What's Changing in the Canadian Call Center Industry?

The call center industry in Canada has grown exponentially over the past few decades, as all sectors of the economy rely on the industry for support.

Figures from Statistics Canada show that between the years 1998 and 2006 the call center industry experienced an annual increase in revenue of 27.7 percent.


Development was particularly strong in the New Brunswick region, thanks to a strong infrastructure, bilingual workforce and an incentives programme, as well as a number of cost benefits.

Countrywide there are approximately 6.8 call centers per 10,000 businesses, yet this is significantly higher in Prince Edward Island (15.8), New Brunswick (13.1) and Ontario (8.4).

However, worldwide economic conditions in recent years, including the rise of the Canadian dollar, mean the country no longer holds the costs advantages that it once did and now must work on developing its competitive advantages.

Industry Development

Statistic Canada's report, compiled by Richard Vincent and Larry McKeown, highlighted thattechnology and relative location to research and higher education institutions was becoming increasingly important.

"The Canadian telephone call center industry should move beyond the lowest labor cost phase of the industry life cycle. It is becoming important for call centers to offer higher value-added in terms of skills, both technical and linguistic, and technology," the report explained.

Access to a pool of skilled labor to support increasingly sophisticated IT infrastructures is said to be increasingly important, because it will "dramatically reduce the potential for a telephone call center to act as a regional development catalyst in more peripheral areas."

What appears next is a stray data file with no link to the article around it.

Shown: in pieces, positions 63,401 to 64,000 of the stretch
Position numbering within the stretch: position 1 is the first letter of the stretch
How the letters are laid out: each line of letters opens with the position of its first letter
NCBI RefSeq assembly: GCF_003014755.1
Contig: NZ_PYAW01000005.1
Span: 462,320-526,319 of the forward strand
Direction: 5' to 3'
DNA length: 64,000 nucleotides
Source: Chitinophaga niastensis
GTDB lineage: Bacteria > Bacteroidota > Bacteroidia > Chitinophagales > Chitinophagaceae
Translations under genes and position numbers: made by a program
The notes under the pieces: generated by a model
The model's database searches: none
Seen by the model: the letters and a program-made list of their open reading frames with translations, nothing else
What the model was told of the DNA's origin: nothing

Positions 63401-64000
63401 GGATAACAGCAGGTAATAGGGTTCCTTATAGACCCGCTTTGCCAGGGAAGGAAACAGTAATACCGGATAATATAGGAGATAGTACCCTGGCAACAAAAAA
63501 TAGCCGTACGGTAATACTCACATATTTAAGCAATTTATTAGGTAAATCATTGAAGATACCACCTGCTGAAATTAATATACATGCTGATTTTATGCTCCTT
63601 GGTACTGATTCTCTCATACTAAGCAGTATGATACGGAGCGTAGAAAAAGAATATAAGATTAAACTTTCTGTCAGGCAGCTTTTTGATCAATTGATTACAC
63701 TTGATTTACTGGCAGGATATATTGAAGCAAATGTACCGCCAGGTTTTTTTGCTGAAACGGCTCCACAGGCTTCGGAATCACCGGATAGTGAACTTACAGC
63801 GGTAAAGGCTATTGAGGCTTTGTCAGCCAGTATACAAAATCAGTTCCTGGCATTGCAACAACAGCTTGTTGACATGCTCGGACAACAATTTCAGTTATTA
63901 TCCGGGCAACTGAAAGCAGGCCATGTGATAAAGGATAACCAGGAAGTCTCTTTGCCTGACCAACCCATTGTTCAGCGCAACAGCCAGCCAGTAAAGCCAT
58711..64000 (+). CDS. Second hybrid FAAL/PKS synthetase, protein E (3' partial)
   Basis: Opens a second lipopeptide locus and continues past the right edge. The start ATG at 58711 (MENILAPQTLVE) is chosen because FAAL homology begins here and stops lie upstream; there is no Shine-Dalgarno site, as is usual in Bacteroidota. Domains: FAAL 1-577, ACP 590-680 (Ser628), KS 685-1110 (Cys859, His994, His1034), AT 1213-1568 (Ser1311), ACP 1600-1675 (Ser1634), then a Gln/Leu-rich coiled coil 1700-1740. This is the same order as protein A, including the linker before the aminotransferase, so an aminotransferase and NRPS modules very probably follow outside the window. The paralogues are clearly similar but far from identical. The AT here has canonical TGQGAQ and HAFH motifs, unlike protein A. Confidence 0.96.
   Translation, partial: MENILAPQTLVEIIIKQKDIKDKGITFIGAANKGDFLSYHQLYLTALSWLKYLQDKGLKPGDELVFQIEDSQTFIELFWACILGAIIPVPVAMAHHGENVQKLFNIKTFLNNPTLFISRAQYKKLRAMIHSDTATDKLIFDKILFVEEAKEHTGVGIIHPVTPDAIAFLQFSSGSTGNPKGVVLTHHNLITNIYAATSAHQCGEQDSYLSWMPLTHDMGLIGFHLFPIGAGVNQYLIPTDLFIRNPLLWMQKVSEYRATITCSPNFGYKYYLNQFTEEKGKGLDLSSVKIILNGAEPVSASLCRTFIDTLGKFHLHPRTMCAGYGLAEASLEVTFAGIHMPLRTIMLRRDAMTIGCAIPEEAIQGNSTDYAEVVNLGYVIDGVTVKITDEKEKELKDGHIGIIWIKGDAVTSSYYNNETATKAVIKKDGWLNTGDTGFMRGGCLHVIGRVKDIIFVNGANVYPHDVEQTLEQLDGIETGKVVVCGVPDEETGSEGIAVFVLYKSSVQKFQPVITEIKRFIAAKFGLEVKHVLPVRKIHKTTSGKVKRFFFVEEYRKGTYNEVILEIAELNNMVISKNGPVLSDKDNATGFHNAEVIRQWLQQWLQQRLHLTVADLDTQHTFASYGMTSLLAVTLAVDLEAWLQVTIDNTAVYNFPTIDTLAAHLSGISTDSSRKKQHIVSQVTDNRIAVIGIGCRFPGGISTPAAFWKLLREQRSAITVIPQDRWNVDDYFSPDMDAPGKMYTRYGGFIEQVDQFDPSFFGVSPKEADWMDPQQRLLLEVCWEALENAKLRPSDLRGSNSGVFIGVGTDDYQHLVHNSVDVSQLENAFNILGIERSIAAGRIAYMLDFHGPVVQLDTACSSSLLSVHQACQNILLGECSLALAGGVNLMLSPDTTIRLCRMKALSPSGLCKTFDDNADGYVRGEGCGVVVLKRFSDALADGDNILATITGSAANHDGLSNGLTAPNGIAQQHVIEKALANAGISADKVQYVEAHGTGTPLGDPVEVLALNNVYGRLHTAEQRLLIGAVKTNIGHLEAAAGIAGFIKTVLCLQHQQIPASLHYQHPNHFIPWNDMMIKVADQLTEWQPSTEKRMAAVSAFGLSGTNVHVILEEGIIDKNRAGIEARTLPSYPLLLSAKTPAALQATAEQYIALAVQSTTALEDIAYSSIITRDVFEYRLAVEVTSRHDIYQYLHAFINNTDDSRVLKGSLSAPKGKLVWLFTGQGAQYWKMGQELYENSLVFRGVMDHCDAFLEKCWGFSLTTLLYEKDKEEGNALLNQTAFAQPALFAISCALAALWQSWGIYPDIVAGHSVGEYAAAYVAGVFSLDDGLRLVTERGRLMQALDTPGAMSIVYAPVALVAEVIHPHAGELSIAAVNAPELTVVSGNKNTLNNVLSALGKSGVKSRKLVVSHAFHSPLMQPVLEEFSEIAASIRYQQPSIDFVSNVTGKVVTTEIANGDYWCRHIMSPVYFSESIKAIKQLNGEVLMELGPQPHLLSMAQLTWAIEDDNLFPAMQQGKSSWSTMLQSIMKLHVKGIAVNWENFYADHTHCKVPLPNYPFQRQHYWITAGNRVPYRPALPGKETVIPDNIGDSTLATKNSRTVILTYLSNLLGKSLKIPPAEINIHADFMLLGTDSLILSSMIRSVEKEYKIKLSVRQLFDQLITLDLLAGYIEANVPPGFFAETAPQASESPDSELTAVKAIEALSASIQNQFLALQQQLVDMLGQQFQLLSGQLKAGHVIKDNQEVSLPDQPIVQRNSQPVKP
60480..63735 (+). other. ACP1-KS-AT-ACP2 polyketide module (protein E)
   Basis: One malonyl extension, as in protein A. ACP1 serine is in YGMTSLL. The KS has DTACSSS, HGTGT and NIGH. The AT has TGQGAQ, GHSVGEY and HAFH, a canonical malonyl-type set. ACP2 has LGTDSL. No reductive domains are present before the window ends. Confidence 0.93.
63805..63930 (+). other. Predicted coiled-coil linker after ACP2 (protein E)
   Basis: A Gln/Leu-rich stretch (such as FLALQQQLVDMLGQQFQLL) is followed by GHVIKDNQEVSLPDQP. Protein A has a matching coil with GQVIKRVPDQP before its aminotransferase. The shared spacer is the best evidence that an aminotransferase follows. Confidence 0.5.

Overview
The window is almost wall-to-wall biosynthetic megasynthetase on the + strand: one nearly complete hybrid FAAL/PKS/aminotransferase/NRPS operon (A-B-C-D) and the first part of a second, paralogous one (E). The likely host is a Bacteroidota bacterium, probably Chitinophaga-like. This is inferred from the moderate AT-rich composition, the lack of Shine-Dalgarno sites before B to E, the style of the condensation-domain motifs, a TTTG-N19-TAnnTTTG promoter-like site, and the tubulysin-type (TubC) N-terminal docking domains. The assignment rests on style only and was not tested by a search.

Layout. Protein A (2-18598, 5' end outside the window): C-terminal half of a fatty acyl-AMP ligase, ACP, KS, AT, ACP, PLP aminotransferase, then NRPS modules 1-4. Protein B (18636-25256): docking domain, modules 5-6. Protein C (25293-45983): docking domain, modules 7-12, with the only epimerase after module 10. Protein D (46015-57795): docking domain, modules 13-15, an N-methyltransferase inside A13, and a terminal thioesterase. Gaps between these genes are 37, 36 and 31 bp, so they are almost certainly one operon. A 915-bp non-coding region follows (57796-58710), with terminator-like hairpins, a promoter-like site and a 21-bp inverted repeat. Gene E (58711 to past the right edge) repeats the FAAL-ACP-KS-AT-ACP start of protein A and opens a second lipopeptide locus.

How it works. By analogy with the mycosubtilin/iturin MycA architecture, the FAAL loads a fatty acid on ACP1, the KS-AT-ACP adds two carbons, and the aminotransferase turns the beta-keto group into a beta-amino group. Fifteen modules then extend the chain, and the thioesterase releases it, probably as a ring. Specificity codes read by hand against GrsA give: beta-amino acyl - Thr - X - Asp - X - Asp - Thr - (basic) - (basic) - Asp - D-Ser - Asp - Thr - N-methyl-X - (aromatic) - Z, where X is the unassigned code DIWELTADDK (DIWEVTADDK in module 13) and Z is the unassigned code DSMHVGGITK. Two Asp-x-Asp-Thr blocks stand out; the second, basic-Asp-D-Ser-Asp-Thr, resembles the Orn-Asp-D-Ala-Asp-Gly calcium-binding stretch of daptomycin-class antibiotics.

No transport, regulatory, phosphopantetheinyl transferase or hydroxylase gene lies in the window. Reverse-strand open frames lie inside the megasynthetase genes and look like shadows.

The greater Moncton region in New Brunswick was one such area that benefited significantly from the development of the call center industry.

Figures from Enterprise Greater Moncton suggest that one in 10 people in the area work within the call center industry and around 70 percent of the operations in the area have been running for 15 years or more.

Within the region they are confident that the industry will recover at least two-thirds of the jobs it has lost since 2006 by 2011. During the recession employment levels within in-house call centers was stable, although outsourcing call centers are believed to have lost one in five workers.

The Enterprise Greater Moncton report detailed that managers said they believed high productivity helped them weather the recession. This was achieved through "experienced management, tenured frontline employees readily acceptable of change, and their use of state- of-the-art technology," which are many of the factors identified in the Statistic Canada report.

Future of the Call Center Industry

One of the main concerns about the future of the call center industry in Canada is the availability of a skilled workforce.

Contact CenterCanada(CCC) identified that it is becoming increasingly difficult within the industry to recruit database managers, technical support staff and managers, as 34 per cent of facilities have reported that they are unable to find the correct numbers of staff with the right skills.

Information regarding human resources was also said to be lacking, and this is an issue CCC is looking to address with the creation of a new benchmarking scheme.

"This project will address one of the most critical issues facing the sector–the lack of Canadian benchmark data, Canadian best practices and Canadian key performance indicators for centers of all sizes across all industry verticals," CCC explained.

Initially the project will look at creating a benchmark for the HR and operational requirements of call centers within Canada, before focusing on the building, testing and deployment of the tool.

CCC explained: "The CCC Benchmarking tool will be the first in its class in reaching the intended stakeholders with the clear, focused objective of sharing the wealth of information that our industry produces."